Iowa is one of the best states in the nation in terms of accessibility to the polls. Participating in the electoral process is a civic responsibility that I feel every eligible citizen should undertake. Throughout my tenures as Iowa’s Secretary of State, I have worked vigorously to encourage and enable every eligible Iowan with registering to vote and participating in the electoral process. I take voter participation very seriously.
My role as Secretary of State includes presiding as Iowa’s Commissioner of Elections. Unfortunately, there is a lot of misinformation out there regarding our state’s voting laws. I would like to clarify and clean up some misconceptions.
First, Iowa does not permanently disqualify felons from voting. Anyone who tells you otherwise is misinformed or is misleading you. All Iowans convicted of a felony have the opportunity to have their voting privileges restored, unless they are serving a life sentence behind bars.
I use the word “privileges” because voting for our representative form of government is a privilege. Hundreds of thousands of our brave men and women fought and died to ensure all U.S. citizens had that sacred privilege. Our state’s Founding Fathers used the term “privilege” in regards to voting when they drafted the Iowa Constitution 160 years ago.
Unfortunately, some Iowans have forfeited that privilege, but it is not an arduous process to have it restored. Once felons complete their sentences and pay their debt to society, or are on track to pay restitution, they can request that the Governor’s Office restore their voting privileges.
Despite what you might have heard, the process is not difficult. Felons can fill out a simple 29-question form and send it to the Governor’s office. Within a couple of months, chances are very good that their privileges will be restored. It is very disappointing that the same special interest groups that claim to want to help Iowans vote have chosen not to help felons utilize this process.
It is equally troubling to hear Washington D.C.-based special interest groups come to our state and testify to our Supreme Court that Iowa should allow imprisoned child molesters, murderers and rapists vote in our elections. That is what happened in Des Moines on Wednesday. Their view does not represent Iowa values.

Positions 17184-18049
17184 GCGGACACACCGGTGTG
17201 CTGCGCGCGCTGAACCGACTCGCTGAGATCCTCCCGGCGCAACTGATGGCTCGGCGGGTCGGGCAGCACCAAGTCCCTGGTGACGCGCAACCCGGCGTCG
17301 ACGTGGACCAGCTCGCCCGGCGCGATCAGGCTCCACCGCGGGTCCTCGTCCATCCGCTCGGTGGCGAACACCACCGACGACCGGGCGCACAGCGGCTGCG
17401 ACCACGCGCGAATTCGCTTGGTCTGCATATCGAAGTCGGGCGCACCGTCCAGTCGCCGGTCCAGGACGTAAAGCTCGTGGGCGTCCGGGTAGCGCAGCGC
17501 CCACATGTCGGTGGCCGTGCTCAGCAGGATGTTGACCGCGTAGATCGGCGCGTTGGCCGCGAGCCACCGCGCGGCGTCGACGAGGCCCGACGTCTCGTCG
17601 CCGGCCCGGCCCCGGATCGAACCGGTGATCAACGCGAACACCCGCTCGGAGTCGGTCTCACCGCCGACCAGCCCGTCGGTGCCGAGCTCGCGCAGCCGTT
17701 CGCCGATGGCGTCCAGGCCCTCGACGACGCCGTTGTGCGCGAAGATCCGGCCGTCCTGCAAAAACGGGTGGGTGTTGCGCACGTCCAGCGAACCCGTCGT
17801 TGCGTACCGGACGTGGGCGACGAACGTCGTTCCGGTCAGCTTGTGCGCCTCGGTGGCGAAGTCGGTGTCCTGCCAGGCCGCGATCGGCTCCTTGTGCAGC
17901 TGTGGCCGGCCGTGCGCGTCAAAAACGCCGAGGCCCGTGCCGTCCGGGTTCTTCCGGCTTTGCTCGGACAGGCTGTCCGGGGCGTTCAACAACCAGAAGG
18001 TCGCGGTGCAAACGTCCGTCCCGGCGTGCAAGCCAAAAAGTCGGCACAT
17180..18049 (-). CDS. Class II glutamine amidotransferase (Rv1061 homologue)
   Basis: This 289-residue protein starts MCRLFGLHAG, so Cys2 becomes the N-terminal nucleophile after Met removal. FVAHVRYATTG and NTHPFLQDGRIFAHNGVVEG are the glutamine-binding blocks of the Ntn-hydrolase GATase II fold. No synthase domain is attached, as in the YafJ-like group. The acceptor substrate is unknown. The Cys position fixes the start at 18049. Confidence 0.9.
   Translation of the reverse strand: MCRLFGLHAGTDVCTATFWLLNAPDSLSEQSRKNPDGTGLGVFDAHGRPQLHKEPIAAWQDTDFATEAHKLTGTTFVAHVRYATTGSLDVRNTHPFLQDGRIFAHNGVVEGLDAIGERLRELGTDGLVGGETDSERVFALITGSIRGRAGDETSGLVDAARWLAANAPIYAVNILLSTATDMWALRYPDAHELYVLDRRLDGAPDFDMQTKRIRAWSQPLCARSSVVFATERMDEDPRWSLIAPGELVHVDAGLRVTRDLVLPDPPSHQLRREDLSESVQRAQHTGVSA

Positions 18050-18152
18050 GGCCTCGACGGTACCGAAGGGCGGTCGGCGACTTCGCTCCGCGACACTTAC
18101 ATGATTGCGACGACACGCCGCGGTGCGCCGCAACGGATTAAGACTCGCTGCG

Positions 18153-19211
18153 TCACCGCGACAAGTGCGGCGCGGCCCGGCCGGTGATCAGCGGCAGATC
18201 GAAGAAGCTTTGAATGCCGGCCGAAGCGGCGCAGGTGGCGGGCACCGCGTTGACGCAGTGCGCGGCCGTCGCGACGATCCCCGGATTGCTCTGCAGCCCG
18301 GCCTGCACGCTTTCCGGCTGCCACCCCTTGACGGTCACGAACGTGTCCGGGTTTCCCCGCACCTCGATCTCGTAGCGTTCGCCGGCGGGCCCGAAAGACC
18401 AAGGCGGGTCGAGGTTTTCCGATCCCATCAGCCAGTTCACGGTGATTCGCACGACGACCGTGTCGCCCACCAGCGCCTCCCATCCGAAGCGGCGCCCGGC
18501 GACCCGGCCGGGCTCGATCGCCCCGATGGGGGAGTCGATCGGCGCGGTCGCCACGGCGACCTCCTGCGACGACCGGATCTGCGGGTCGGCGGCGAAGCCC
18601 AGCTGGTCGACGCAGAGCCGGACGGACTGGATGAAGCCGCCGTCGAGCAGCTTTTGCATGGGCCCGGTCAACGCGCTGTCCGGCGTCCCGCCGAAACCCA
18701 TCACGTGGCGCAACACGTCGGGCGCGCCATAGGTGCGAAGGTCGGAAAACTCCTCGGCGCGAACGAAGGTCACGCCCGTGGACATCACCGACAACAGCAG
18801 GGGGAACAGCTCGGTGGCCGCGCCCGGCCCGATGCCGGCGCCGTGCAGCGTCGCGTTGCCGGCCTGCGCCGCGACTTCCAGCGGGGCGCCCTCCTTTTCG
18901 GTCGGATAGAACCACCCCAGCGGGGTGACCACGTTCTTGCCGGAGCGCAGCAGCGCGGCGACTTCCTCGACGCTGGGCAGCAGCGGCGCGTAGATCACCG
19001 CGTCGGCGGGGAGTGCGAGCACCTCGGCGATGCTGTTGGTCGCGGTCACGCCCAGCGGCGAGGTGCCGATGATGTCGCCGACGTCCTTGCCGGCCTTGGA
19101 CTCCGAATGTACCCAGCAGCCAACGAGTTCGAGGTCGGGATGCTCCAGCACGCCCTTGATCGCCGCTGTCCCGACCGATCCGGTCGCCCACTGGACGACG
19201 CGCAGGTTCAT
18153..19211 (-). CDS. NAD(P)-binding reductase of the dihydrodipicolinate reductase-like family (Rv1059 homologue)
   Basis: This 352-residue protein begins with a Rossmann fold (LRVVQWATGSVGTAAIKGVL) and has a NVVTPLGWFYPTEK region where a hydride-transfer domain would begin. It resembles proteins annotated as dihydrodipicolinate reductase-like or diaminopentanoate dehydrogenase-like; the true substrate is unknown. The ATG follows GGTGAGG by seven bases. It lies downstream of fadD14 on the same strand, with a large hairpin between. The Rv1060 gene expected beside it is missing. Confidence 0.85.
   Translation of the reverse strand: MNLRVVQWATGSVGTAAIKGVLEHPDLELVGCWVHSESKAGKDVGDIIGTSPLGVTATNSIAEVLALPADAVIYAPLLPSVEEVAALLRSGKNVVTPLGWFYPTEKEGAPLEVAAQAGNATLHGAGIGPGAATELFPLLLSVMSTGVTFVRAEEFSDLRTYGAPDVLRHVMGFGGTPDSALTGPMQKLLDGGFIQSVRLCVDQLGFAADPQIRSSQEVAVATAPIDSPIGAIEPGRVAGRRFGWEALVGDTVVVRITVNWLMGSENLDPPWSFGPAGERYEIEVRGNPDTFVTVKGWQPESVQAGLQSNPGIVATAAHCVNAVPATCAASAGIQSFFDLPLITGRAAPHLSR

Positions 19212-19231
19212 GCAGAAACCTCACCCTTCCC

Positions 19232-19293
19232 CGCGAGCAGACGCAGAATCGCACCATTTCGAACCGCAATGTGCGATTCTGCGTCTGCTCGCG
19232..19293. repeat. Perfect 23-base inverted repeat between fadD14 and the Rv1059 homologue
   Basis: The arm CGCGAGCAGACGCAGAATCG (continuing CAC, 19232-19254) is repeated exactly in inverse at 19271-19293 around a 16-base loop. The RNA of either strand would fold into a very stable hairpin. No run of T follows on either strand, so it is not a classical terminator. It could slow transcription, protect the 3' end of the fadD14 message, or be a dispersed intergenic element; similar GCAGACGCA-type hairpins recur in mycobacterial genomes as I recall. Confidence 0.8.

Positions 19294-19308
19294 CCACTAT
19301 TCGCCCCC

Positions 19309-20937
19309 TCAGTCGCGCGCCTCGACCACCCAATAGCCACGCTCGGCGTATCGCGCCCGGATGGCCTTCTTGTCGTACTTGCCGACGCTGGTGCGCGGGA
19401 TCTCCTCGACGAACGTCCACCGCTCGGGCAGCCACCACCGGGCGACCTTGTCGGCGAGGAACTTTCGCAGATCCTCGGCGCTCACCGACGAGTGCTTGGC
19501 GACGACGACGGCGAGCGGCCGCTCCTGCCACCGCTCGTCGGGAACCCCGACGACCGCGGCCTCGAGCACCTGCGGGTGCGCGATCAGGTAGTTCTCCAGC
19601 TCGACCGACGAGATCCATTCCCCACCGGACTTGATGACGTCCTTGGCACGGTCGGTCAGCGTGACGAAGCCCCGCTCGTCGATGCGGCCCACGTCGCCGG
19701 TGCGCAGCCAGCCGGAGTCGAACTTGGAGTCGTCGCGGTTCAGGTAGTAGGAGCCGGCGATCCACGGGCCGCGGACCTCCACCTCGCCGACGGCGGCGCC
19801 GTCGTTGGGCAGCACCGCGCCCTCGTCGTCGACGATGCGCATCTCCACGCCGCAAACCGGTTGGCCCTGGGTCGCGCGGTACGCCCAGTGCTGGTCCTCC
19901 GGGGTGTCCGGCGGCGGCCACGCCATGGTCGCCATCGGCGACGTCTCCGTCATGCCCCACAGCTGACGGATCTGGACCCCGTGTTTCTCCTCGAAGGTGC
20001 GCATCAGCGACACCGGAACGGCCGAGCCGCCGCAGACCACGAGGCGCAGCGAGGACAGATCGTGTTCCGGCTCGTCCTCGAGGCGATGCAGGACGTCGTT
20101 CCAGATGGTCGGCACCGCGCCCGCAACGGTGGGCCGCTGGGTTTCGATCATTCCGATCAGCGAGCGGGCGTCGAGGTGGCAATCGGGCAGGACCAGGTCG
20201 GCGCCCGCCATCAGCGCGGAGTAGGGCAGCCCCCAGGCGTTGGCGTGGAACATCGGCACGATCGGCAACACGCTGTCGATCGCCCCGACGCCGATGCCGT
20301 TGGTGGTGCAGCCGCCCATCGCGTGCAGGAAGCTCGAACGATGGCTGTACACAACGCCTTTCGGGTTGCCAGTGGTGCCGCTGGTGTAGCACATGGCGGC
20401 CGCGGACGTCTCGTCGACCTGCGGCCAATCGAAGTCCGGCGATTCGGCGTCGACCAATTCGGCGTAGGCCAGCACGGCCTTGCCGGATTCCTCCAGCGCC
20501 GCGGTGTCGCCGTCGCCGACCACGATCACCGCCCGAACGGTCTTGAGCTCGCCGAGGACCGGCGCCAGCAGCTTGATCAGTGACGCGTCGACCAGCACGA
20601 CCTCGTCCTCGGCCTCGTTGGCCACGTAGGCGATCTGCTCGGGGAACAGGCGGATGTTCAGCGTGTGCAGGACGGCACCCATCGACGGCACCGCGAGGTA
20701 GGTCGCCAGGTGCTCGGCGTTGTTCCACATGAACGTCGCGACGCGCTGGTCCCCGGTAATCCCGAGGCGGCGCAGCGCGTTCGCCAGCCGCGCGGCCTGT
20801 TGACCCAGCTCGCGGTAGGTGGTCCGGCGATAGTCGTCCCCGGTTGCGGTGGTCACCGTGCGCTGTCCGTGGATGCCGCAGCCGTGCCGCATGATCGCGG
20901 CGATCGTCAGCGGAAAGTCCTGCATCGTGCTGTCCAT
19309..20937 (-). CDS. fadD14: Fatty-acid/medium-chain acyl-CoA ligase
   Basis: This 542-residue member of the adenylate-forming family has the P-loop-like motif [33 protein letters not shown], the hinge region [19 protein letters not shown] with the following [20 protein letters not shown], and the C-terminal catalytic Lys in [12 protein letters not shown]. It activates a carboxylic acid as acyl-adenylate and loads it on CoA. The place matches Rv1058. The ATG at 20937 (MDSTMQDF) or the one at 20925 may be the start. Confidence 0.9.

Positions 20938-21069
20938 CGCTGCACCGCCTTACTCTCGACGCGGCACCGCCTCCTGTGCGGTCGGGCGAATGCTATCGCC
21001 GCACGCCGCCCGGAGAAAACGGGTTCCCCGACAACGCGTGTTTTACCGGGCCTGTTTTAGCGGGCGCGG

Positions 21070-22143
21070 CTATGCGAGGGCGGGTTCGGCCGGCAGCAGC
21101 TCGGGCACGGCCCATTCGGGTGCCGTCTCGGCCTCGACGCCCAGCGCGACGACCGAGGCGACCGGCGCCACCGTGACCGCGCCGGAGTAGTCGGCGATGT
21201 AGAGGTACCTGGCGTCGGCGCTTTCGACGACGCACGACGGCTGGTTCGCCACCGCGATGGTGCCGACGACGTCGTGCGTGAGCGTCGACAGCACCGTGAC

The Iowa Supreme Court is being asked to erase more than 100 years of legal precedent and redefine the meaning of “infamous crime”. As argued by Iowa Solicitor General Jeff Thompson, the definition of infamous crime has long included all felonies. Whether you are looking in common law books, U.S. Supreme Court history or in Webster’s Dictionary, they all agree: All felonies are infamous crimes.
Iowa law, enshrined in our Constitution of 1857, is clear: No person convicted of any infamous crime shall be entitled to the privilege of an elector.
The founders of our state believed this. Less than 10 years ago, the people of Iowa and our legislators in two consecutive general assemblies reaffirmed the view that people convicted of an infamous crime lose their voting privileges. The people of Iowa and their elected representatives have spoken, repeatedly: A felony is an infamous crime.
A separate issue is the definition of a felony. If Iowans want to remove some crimes from the classification of felony, I am in favor of having that debate. However, it should be our elected leaders, not judges, that make this determination.
I am proud of Iowa’s record of clean, fair and accessible elections. We have worked to make voter access easier through electronic voter registration. The ability to register to vote is available anytime and anywhere with internet access. In fact, we have same-day voter registration on Election Day.
Iowans now have six different ways to register to vote. They have four different ways to cast a ballot. We have longer early voting periods, longer polling hours and a higher percentage of the population registered to vote than almost every other state.
I will continue to find ways to ensure and encourage every eligible Iowan has the ability to vote. I will also continue to fight for the integrity of the ballot.
Voter participation and voter integrity are not mutually exclusive.